Country Report: Serbia


Serbians gather in anti-government protests, 2019 (Image Credit: DW)

Serbians were both victims and perpetrators of genocide during the 20th century. Serbs were victims during World War II, when the Ustaše, Croatian Nazi collaborators who wanted an “ethnically pure Croatia," murdered over 500,000 Serbs, as well as most of the Jewish and Roma populations. This genocide by the Croatian Ustaše included forced deportations, mass rape, and genocidal massacres.

Following Yugoslav President Tito’s death in 1980, Slobodan Milošević ignited Serbian nationalism, and Serb militias took over parts of Croatia and Bosnia-Herzogovina to create a “Greater Serbia.” Croatia and Bosnia declared their independence. Serb militias supported by Serbia carried out genocide and forced deportations of Croatians and Bosnians.

Among the genocidal massacres were the Vukovar Massacre, in which Serbian militias murdered 264 captured civilians and prisoners of war (POWs) and buried them in a mass grave. Under Ratko Mladić’s command, Serb forces perpetrated genocide in Srebrenica, massacring at least 8,372 Bosnian men and boys. Over 50,000 women and girls throughout Bosnia were subjected to mass rape as a weapon of war, often in camps established specifically for rape.

Similar crimes occurred during the 1998-99 Kosovo War. Serbian war crimes included the forced deportation and massacre of entire villages, including mass rape of women and girls. NATO intervention and the Kumanovo Treaty ended the war, but Serbia still does not recognize Kosovo’s independence.

Slobodan Milošević was tried at the ICTY on 66 counts of war crimes and genocide but he died during his long trial while in custody. Ratko Mladić and Radovan Karadžić were convicted of genocide and sentenced to life imprisonment along with Serbian military leaders responsible for genocide, crimes against humanity, and war crimes.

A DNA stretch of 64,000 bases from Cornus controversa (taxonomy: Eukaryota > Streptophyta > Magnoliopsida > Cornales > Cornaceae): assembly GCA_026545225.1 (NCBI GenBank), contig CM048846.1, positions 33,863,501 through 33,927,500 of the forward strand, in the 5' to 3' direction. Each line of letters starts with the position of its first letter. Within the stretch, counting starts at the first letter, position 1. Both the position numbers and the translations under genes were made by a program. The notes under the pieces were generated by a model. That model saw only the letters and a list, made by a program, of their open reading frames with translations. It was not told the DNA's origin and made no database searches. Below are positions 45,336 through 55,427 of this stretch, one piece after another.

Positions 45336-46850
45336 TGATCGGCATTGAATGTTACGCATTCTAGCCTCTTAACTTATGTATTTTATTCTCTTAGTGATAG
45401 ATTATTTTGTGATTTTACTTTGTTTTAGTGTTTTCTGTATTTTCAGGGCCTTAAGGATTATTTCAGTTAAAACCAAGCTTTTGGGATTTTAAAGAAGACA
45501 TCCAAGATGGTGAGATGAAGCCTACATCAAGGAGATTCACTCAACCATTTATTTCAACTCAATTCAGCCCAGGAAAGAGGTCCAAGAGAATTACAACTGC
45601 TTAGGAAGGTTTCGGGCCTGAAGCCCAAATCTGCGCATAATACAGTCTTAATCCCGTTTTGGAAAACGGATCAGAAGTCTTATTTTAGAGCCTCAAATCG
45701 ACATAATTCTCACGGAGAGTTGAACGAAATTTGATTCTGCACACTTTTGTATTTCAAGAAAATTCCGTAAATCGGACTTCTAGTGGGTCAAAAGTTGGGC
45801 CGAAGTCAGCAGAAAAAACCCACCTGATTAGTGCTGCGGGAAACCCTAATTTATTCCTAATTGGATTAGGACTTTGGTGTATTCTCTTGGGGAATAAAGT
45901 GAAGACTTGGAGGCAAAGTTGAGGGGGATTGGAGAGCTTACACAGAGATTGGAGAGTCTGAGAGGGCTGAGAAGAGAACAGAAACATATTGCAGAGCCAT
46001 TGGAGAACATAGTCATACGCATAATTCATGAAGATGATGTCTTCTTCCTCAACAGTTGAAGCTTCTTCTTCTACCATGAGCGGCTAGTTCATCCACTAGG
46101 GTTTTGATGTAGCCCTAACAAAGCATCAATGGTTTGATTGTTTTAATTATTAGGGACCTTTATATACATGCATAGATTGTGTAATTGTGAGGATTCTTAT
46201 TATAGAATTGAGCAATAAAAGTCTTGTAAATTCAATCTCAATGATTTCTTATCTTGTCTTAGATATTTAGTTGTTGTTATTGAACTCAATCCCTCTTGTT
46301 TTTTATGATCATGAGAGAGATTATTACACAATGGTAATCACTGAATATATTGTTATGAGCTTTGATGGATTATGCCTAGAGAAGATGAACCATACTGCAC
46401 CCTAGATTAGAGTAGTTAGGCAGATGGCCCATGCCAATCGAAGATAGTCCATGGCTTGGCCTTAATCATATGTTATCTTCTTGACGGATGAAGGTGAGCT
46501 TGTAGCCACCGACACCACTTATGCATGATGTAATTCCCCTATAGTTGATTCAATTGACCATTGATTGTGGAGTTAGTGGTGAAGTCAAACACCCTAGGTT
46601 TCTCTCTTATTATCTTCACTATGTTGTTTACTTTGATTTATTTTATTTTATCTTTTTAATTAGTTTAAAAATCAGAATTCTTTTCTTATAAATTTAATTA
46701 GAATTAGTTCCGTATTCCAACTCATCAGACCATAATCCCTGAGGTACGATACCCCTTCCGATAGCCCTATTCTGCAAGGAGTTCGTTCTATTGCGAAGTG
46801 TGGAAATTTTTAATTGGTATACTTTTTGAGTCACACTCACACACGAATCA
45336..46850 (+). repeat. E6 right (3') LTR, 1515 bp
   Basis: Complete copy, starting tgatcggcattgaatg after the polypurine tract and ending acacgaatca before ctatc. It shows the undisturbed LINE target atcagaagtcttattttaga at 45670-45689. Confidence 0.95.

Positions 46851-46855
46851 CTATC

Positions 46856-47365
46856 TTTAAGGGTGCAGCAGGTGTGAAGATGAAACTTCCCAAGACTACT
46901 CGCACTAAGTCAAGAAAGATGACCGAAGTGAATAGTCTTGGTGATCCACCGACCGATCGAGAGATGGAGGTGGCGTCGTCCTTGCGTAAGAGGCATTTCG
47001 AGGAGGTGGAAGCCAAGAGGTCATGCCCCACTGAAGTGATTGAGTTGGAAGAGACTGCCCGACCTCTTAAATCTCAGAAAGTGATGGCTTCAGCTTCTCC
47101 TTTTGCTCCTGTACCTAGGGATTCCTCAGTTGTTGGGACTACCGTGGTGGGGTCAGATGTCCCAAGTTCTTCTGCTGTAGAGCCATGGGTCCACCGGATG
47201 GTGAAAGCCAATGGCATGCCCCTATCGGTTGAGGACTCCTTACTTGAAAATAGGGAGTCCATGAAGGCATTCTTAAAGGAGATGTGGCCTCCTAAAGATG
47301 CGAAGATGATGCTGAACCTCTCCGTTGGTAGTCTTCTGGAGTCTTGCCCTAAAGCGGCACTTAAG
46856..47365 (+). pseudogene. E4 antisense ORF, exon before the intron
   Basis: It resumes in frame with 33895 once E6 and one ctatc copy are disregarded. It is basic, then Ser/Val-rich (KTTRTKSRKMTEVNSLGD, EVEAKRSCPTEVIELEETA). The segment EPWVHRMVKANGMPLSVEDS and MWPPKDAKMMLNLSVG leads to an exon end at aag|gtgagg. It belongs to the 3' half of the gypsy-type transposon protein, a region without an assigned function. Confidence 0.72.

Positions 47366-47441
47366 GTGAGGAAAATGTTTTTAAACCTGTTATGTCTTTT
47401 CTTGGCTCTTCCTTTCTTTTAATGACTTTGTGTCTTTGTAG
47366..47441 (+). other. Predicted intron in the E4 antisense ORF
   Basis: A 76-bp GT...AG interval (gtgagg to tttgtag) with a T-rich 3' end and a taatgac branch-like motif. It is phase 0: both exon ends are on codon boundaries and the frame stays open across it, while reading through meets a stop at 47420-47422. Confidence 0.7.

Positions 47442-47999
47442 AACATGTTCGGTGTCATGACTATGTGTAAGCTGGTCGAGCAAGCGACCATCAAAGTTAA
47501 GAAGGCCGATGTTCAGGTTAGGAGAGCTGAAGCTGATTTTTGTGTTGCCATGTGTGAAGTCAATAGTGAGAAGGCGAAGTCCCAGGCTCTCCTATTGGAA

Many Serbs adamantly deny the atrocities Serbs perpetrated in Bosnia, Croatia, and Kosovo. In 1995, the Serbian Army exhumed mass graves and reburied bodies multiple times to hide evidence of the genocide at Srebrenica. The government of the Republika Srpska, the majority Serbian section of Bosnia, has published revisionist reports that minimize the number of Bosnian Muslims killed and make false claims that the graves in the Srebrenica memorial cemetery are empty. Serbian political leaders, including Milorad Dodik, current President of the Republika Srpska, deny the Srebrenica genocide.

The Serbian government rejects the judgment of the International Court of Justice that the massacres in Srebrenica constituted genocide. Serbia refuses to pass laws, similar to those in Bosnia, that ban genocide denial. The Serbian Progressive Party (SNS), an offshoot of the ultranationalist SRS, has controlled the Serbian government since 2012. Popular desecration of Muslim religious sites and graveyards, personal attacks on Bosnians, and hate speech against Muslims remain rampant. Ratko Mladić’s name was recently chanted as a war hero by the crowd at Serbia’s national commemoration day.

In January 2022, Milorad Dodik threatened secession of the Republika Srpska from Bosnia and the creation of a separate Serb army, in violation of the Dayton Agreement that ended the Bosnian war. These moves could reignite the civil war. Dodik postponed his plans when Russia invaded Ukraine, to keep Republika Srpska’s neutrality.

Due to the threatened secession of the Republika Srpska from Bosnia and the potential for renewed civil war, political tensions with Kosovo, and official Serbian genocide denial. Genocide Watch recognizes Serbia to be at Stage 5: Organization, Stage 6: Polarization, Stage 7: Preparation and Stage 10: Denial.

Genocide Watch recommends that:

  • Serbia and Republika Srpska should accept the ICJ judgment that the Srebrenica massacre was genocide.

  • Dodik should withdraw his threats that Republika Srpska should secede from Bosnia.

  • If Dodik begins secession or organizes a Republika Srpska army, he should be removed from office by the High Representative for Bosnia and Herzogovina under the Dayton Agreement.

  • Serbia should recognize the independence of Kosovo.


Serbia Report as published 09_04_2022
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